The Age from Melbourne, Victoria, Australia on October 31, 1995 · Page 5
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The Age from Melbourne, Victoria, Australia · Page 5

Melbourne, Victoria, Australia
Issue Date:
Tuesday, October 31, 1995
Page 5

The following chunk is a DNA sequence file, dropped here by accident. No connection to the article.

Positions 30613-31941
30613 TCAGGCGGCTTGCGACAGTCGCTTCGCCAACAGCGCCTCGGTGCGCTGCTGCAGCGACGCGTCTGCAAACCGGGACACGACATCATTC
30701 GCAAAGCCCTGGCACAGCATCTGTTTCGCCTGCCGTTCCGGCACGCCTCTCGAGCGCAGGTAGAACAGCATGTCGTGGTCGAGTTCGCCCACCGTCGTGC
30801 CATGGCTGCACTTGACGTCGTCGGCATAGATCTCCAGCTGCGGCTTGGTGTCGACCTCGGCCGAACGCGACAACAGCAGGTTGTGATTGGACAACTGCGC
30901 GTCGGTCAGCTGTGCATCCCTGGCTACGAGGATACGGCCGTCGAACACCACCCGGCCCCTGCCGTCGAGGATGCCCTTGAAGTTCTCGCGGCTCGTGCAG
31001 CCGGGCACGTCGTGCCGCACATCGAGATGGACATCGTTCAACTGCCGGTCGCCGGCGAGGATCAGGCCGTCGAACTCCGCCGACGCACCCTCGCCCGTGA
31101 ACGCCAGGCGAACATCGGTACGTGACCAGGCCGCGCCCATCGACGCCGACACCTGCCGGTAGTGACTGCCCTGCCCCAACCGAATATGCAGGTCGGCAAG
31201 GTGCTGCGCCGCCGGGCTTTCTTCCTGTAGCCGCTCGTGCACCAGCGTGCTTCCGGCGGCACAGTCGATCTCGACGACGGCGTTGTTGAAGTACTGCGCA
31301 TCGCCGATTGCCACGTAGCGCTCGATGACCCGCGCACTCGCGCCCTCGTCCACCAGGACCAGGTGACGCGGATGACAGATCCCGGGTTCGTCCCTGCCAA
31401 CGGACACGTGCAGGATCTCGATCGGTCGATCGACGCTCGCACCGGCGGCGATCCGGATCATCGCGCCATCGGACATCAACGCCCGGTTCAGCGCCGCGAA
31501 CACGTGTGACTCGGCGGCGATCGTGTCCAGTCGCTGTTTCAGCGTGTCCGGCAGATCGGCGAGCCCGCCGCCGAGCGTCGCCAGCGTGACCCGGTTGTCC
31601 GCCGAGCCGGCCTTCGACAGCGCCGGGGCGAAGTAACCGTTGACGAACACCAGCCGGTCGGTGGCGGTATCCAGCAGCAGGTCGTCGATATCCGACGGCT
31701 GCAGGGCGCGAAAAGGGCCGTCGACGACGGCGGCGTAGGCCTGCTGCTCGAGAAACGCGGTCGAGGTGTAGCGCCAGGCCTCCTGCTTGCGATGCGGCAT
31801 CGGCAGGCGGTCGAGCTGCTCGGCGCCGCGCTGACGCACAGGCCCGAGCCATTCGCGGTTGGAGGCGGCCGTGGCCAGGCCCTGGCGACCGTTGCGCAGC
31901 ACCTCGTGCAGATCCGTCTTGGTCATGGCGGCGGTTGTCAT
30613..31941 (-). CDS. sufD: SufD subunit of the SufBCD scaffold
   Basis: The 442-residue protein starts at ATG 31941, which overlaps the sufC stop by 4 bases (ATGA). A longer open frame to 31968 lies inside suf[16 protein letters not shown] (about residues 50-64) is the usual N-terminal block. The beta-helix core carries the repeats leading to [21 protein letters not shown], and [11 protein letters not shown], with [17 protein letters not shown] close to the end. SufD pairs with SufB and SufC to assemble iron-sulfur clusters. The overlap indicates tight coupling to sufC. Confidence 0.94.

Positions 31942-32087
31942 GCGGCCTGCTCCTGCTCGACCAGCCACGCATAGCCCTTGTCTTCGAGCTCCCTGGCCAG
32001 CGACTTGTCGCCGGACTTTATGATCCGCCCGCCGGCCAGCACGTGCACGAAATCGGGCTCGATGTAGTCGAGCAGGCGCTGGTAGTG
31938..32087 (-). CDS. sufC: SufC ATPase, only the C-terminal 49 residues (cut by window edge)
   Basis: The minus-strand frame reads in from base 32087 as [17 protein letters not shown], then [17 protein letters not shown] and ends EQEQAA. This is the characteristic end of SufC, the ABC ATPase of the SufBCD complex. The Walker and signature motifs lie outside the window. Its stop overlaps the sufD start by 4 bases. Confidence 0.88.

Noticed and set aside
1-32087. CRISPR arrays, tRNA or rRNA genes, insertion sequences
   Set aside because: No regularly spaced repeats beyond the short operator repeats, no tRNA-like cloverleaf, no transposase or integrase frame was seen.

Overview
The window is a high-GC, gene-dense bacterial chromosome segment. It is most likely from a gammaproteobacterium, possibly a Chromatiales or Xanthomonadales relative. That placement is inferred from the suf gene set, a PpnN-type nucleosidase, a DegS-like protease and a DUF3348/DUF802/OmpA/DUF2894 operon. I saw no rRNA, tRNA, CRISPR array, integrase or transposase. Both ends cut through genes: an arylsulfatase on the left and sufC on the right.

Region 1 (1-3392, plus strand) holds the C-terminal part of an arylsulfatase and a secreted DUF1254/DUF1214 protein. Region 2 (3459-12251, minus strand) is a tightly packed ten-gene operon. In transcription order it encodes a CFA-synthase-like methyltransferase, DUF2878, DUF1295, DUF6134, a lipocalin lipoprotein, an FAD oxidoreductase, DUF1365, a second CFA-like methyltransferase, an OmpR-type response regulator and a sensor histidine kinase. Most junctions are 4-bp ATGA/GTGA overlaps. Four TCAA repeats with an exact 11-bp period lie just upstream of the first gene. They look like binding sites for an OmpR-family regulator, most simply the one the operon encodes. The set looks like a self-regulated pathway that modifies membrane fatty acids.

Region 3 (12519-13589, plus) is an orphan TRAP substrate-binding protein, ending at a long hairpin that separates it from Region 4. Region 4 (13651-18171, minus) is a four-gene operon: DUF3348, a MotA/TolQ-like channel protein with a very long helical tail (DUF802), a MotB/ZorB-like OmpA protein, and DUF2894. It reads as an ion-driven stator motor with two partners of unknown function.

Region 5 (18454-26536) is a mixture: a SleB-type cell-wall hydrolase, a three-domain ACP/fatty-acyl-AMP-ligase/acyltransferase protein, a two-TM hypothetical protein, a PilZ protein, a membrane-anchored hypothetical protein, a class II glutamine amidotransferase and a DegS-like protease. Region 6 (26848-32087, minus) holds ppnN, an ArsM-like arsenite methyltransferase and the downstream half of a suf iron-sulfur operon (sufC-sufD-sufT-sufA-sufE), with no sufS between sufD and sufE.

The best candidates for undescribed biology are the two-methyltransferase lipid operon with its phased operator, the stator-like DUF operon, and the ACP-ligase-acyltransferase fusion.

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ag: H TUESDAY '31 OCTOBER 1995 80c 9600 4211 (Classified 132243) 142nd Year, No. 43,812 TTTRTTRl JL&it&. Land tax ledger 'out' by $104m By SHANE GREEN, tat political editor An Internal audit of the State Revenue Office's system for land tax collection has found "major irregularities", identifying a $104 million imbalance in the authority s books. - 'The confidential audit report, a copy of which has been obtained by The Age, delivers an "adverse" finding on the office's computerised collection system. The report says this means there are a "number of major irregularities considered to be excessive and the impact of these could result in losses to the State Revenue Office". m The $104 million discrepancy raises questions about the accuracy of the office's records of who has paid land tax. It was unclear whether the discrepan cy had affected the record of who had paid the tax. State Revenue Office management were not available to clarify the situation. The audit report, marked "final" draft and dated 25 Oc tpber, finds a discrepancy of about $104 million between the office's revenue ledger and its client ledger. While the tax has been marked on the revenue ledger, it appears it has not been entered against . the names of taxpayers. The report reveals that the "imbalance" occurred in late February, when "due items were processed in the revenue ledger without the corresponding entries in the client ledger" The report notes that while management has begun procedures to reconcile the discrepancy, it has yet to happen. The $104 million is about one quarter of the state's total land tax pool, based on state Ue JUST CAUr POT OVRHAflPSj CW IT AT THeMOMBiTj- Budget papers which show that Victorians paid $396 million in land tax last financial year. The report recommends Clearing the imbalance be given a priority, enabling "affect ed clients to be identified and corrective action to be taken" although it first calls for a cost-benefit study. In managements response to the $104 million discrepancy, the office says that the priority given to rectifying the imbalance "needs to be considered in conjunction with all other requests in the system and not in isolation". The audit report also warns there is the potential for staff to make "unauthorised amend ments to payments files that could remain undetected. . It also finds some of the audit trails in the billing part of the system are inadequate, and reveals that the ledger information is "questionable" because of insufficent information tech nology resources. The State Revenue Office yesterday confirmed the authenticity of the audit report, but said there were "no major issues and concerns raised in the report which will have a Significant impact on any of our current operations". Responding to a request from the Age for comment, the SRO's general manager, policy and education, Mr Rod Rogers, said the report was a draft, and had not been formally considered by the SRO's executive nor its internal audit committee. "It Is part of our normal pro cess to adopt a rigorous critical and frequent review of all our systems," Mr Rogers said. I he spirit of the comments contained in the report are aimed at achieving excellence within all our systems and the language and expressions used are specifically targeted for an Internal audience, he said. 3sm A- rune bdDinmlb !Evaums By PETER ELLINGSEN, European correspondent, The Hague, Monday In a dramatic stand that challenges the military strategy of the United States and Britain, Australia has called on the International Court of Justice to make all nuclear weapons illegal and put on notice those nations that continue to hold and test nuclear arms. On the eve of the Commonwealth Heads of Government Conference in Auckland, the Minister for Foreign Affairs, Senator Evans, has outlined a nuclear disarmament policy that goes beyond attacking French testing in the Pacific, and will prove unpalatable to the British Prime Minister, Mr Major. In possibly the strongest stand by any Australian Government, and one of the most radical taken by any OUR kORLP COOl-P BB PBSTROfBp, fcJI (are tub, poll thatbapT) Howard slams Major's test stance The Opposition Leader, Mr Howard, has strongly criticised the British Prime Minister, Mr Major, for his public endorsement of France decision to resume nuclear testing. Mr Howard yesterday said Mr Major comments in defence of France nuclear testing program had weakened worldwide efforts to convince the French President, Mr Chirac, to abandon it. 'The task of persuading him to do so would be made much easier if consistent international pressure continues to be applied," Mr Howard said. Despite the British position, Australia and New Zealand are pressing ahead with a resolution condemning nuclear testing to be put to the Commonwealth Heads of Government Meeting in Auckland. Western country, Senator Evans invoked the image of the mushroom cloud, saying that that deadly icon "remains in all our minds". Casting Australia, already well known in Europe for spearheading opposition to French testing, at the head of a global campaign to end nuclear stockpiles. Senator Evans told the court it had a unique ability to offer a ruling that would be of the "deepest historic importance". t "If you are minded to address the substantive issues raised in the questions before you, your advice can and will materially affect the achievement of that nuclear disarmament," he said. Mr Major, who gave tacit approval to French testing at the weekend, will, like the US, find Australia's new tough stand a diplomatic stumbling-block. Using language reminiscent of protesters a generation ago, Senator Evans today rejected the deterrent justification used by the nuclear club, and called for a ruling requiring nuclear powers to dispose of their stockpiles. Senator Evans said the new policy would not affect the future of US military bases in Australia, the US-Australia defence alliance, or visits to Australia by US nuclear-powered ships. He said Australia would press home its opposition to nuclear weapons and testing with Mr Major at the Auckland conference. Australia is the first of 28 nations to make submissions to the court following a decision of the World Health Organisation to ask it for an opinion on whether the use of nuclear weapons was a breach of the WHO constitution. Implicitly rejecting the limited steps the US and Russia have taken to reduce their nuclear arsenals, Senator Evans argued that "the existence of nuclear weapons . . . threatens the whole of civilisation". Even if Russia and the US implemented the terms of the START II nuclear reduction treaty, 12,000 of the 40,000 warheads would remain by 2003, enough to destroy the world 10 times over, he said. "The threat of global annihilation engendered by the existence of such weapons and the fear that this has engendered among the entire postwar generation is itself an evil, as much as nuclear war itself," he said. In a challenge to the strategy pursued by every American president since Truman at the end of World War II, and echoed by the policies of Russia, France and the UK, Senator Evans said the nuclear powers were probably operating outside both customary international law and humanitarian principles and had an obligation to disarm. He told the court that while it might have been tolerable for nations to hold nuclear weapons after World War II, it was now morally and legally unacceptable. Senator Evans's tough line was endorsed by the Prime Minister, Mr Keating. -'" "' ' , .'.-,v.... .. . .i,., t 1 . ' - '' ' ' : ' .).. . . ' - . ' . - f ' Two children, Kurt and a fear of God WWW! it Satan, I need help, I want to serve you and be a devil worshipper. God is dead and no one cares. I am planning to kill myself on Tuesday. When I die, let me be a devil or demon and destroy everyone who hurt me. I might have a seance and try and communicate with Kurt Cobain. I love him. When I die; can I meet him please, I need to. Let me be a devil or demon, please Satan. I love you." Kurt Cobain, Satan and dread of a religious camp led to the suicide of Narelle and Stephen Henderson. Above is an extract from a letter written by Narelle. By TIM PEGLER Shortly before she committed suicide last year with her younger brother, 15-year-old Narelle Henderson, of Kinglake West, wrote on her arm: "Kurt Cobain is a legend." A diary found later at Nar-elle's home included more references to Cobain, lead singer of the American band Nirvana, who had shot himself dead several months earlier. "Kurt you are so f lucky. I would give anything to be' where you are or with you." Narelle's obsession with the grunge rock hero was cited" by a coroner yesterday as a contributing factor in her suicide with her 12-year-old brother, Ste-pheri.Henderon, in the Mount Robinson State Park at Pheasants Creek in November last year. Both had bullet wounds to the back of the head. r But while Cobain's suicide was influential, the dread of attending a forthcoming religious camp was probably uppermost in the children's minds at the time they shot themselves, and the immediate motivation for their suicide pact, the coroner, Ms Jacinta Heffey, found. A suicide note found in clothing worn by Narelle said: "We want to tell (whoever finds us) not to make anybody go to Meetings or Church if they really hate it. "It destroys your life and we considered running away or other things but we were afraid we would be found and get in trouble and made to go back to our awful lives . . ." The children were due to attend a four-day religious convention either the night before or the day on which their n H v. I J 3 INSIDE As one tragic mystery was resolved In a Melbourne coroner's court yesterday, a horrifying story was only beginning In Queensland. Police worked through the night In pursuit of a killer who had left two girls (pictured above) dead on a Sunshine Coast dune. PAGE 3 bodies were found. Ms Heffey said in her finding: "It would seem clear that the imminent 'convention' was uppermost in the children's minds and was the immediate motivation behind the joint suicide." But Ms Heffey said Narelle was "also influenced to some degree" by the suicide of Cobain in April 1994. A letter found in Narelle's room, in which the text was written backwards, said: "Satan I need help, I want to serve you and be a devil worshipper. God is dead and no one cares. "I am planning to kill myself on Tuesday. When I die let me be a devil or demon and destroy everyone who hurt me. I might have a seance and try and communicate with Kurt Cobain I love him, when I die can I meet him please I need to. Let me be a devil or demon Continued: PAGE 4 Sex club ; crackdown Table-top dancing bars in and around King Street may face tougher licensing restrictions as anxiety over Melbourne's increasingly violent club strip rises. But King Street and its seedy sleaze is not the beginning and end of Melbourne by night. Why, some people are just out there having good clean, and non-violent, fun. , PAGE 6: Our street of shame. Yeltsin health fears growing The Russian President, Mr Boris Yeltsin, Is suffering from a more serious heart condition than his aides ' admit and at one point lost' consciousness before being revived, according to a magazine report Newsweek quotes a Kremlin source who said the 64-year-old leader blacked out. PAGE 8: Full report. Hughes the loafer gains his degree, 3 9 years late By LOUISE CARBINES, literary editor It has taken Robert Hughes 39 years to get a degree from an Australian university. So yesterday, after being given an honorary doctorate of letters by Melbourne University, he was flushed with gratitude and relief. "My academic history, I will confess, has been a sorrow to me and a disgrace to my kin, he said, wearing a black velvet hat and newly acquired gown. He did not want to give, comfort to the congenially lazy, but he was not diligent: "I loafed. In truth, with most of us who turn out to be writers, there is a university loaf- . er somewhere In the back- . ground. The most widely read art critic In America and a guest of the 10th Melbourne - L ' Mr Hughes: resplendent in . newly gained gown and hat. Festival he was lauded for being "a coherent cultural commentator of great range and power, who has enlarged our understanding of the humanities". After the ceremony, out came his thoughts on the republic, on Australian identity, and on the polarisation of American society. "I think the republic Is a good thing. I think we should have a republic by the year 2000, though I think that that may not be administratively possible, he said. Australia was not racked with divisions like America. "It's an extremely tolerant society. This Is a place where you can point to multicultural endeavors and say that they actually work. Mr Hughes attended Sydney University but never graduated because, after a drunken lunch in 1962 with the founder of Penguin Books In Australia, he was offered his first book contract: a 300 advance to write a history of Australian art. "Wavering betwen virtue and vice, I chose the vice of writing." TODAY Victoria: Moatty ' On. MM. ! CNy: Fin. Expected lop 70. (Ywlenday 16. mln 11.) ' DataH.' Pag 18. ruMOHmiw Fins, 29. THURSDAY Chang developing. howenj,28. FRIDAY Showtra, 18. INDEX Amusements 25 Law list 10 Arts 14-15 Letters 12 Business 19-24 World 8-9 Comics 16 Personals 16 Crosswords 16 Classifieds 26 Editorial 13 Television 18 Features 11 Weather 18 ODD SPOT Chinese twin girls separated after birth were reunited 67 years later after a chance encounter In a park when a daughter thought the two women looked alike. HOME DELIVERY Call 9601 2668 (Business hours) 7 days tor $5.70 (plus charges) THE DRILUANT NEW 1996 VOLVO 20 VALVE 050SE...FR0M $54,950 ALSOAVAILAtU 1993 150$! SIDANS A ESTATES 63 Nepvan Highway, Elttemwick, Melbourne. 95282222 Cm austrMd umlir to thOM dvwtMd IMCT657 DHV4539 ll all odds up:- driver and passenger air-bogs WUS Volvo's patented side protection airbogs . . . 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